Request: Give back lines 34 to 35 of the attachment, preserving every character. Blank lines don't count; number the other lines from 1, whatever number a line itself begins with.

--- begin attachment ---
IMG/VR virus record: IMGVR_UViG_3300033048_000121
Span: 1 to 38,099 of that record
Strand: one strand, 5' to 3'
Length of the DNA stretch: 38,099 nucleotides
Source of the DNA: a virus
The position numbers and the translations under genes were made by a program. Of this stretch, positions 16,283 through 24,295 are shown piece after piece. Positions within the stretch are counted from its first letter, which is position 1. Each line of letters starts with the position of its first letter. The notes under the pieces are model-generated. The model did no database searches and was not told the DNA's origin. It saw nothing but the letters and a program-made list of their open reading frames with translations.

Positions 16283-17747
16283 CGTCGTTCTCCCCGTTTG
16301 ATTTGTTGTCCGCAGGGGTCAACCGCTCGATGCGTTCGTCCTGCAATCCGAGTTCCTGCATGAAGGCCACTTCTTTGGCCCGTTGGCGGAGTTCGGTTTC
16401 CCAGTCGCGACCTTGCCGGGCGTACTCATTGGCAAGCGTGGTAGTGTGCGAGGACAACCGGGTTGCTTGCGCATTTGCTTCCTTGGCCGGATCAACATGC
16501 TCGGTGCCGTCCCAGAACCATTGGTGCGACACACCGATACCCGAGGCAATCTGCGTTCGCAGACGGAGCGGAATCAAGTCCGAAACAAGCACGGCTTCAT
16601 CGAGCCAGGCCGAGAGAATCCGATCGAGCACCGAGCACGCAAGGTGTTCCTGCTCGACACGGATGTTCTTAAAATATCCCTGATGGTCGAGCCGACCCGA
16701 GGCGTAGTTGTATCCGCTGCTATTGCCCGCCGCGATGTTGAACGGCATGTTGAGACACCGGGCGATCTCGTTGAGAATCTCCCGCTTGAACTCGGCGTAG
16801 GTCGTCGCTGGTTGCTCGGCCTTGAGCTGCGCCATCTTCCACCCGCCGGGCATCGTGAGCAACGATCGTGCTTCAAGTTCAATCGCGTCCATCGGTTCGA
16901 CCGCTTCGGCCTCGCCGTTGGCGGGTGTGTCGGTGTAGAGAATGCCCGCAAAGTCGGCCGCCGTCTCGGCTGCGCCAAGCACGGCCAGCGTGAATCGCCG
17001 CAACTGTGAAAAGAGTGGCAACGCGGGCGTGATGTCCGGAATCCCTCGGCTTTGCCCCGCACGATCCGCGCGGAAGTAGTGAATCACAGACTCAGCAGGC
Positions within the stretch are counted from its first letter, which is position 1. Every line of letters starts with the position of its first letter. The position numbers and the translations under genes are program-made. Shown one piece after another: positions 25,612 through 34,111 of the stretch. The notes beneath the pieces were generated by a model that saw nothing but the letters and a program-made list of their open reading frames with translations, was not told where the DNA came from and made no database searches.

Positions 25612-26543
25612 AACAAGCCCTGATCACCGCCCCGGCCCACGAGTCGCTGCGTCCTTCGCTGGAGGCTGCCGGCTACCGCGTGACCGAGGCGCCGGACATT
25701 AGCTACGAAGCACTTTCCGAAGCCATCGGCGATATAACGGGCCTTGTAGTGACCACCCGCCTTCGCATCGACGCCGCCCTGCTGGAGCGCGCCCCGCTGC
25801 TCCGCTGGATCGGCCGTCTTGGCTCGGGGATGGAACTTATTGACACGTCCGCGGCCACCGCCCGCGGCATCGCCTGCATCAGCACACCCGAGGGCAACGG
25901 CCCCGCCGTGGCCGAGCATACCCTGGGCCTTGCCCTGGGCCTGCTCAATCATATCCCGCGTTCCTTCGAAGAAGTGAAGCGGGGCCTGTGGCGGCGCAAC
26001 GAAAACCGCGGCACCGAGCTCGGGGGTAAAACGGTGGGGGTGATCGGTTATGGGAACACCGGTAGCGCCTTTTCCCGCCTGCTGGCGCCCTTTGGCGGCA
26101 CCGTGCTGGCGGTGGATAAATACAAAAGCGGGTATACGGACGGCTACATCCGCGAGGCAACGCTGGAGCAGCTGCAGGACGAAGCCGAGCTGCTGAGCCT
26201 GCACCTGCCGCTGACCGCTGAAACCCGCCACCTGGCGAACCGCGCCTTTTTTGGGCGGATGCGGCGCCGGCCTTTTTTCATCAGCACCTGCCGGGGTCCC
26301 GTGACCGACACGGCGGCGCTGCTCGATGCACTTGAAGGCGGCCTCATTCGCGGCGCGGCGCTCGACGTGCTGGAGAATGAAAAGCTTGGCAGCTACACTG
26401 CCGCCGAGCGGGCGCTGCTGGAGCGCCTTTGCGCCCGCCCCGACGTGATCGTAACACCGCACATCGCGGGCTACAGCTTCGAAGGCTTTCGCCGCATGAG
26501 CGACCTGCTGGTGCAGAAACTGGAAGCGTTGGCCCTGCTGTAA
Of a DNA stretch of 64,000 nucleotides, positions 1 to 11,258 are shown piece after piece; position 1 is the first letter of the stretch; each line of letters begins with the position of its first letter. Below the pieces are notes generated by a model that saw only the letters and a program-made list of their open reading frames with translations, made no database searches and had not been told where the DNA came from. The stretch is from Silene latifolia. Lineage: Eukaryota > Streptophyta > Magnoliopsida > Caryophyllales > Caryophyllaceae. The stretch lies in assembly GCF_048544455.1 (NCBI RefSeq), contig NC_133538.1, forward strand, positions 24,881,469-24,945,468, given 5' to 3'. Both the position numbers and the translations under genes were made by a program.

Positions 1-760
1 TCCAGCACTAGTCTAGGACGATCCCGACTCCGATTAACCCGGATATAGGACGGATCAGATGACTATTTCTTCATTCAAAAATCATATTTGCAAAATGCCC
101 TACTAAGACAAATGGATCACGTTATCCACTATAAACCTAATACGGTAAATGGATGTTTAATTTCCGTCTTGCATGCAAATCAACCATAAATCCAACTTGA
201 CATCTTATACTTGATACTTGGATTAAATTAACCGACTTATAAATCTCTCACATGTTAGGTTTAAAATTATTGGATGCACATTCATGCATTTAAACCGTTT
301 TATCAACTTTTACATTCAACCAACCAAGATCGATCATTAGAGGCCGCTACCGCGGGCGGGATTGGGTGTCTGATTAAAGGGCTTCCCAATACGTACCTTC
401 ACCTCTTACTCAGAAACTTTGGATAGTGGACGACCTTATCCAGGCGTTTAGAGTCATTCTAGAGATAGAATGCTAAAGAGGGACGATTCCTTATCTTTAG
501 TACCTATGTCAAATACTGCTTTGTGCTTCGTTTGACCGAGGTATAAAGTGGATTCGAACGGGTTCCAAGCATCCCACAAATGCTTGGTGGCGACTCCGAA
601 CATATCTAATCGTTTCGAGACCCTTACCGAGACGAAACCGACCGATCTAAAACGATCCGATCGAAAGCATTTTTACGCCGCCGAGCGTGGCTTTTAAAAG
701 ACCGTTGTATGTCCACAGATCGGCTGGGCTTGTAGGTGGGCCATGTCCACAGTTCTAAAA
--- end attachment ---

301 TATCAACTTTTACATTCAACCAACCAAGATCGATCATTAGAGGCCGCTACCGCGGGCGGGATTGGGTGTCTGATTAAAGGGCTTCCCAATACGTACCTTC
401 ACCTCTTACTCAGAAACTTTGGATAGTGGACGACCTTATCCAGGCGTTTAGAGTCATTCTAGAGATAGAATGCTAAAGAGGGACGATTCCTTATCTTTAG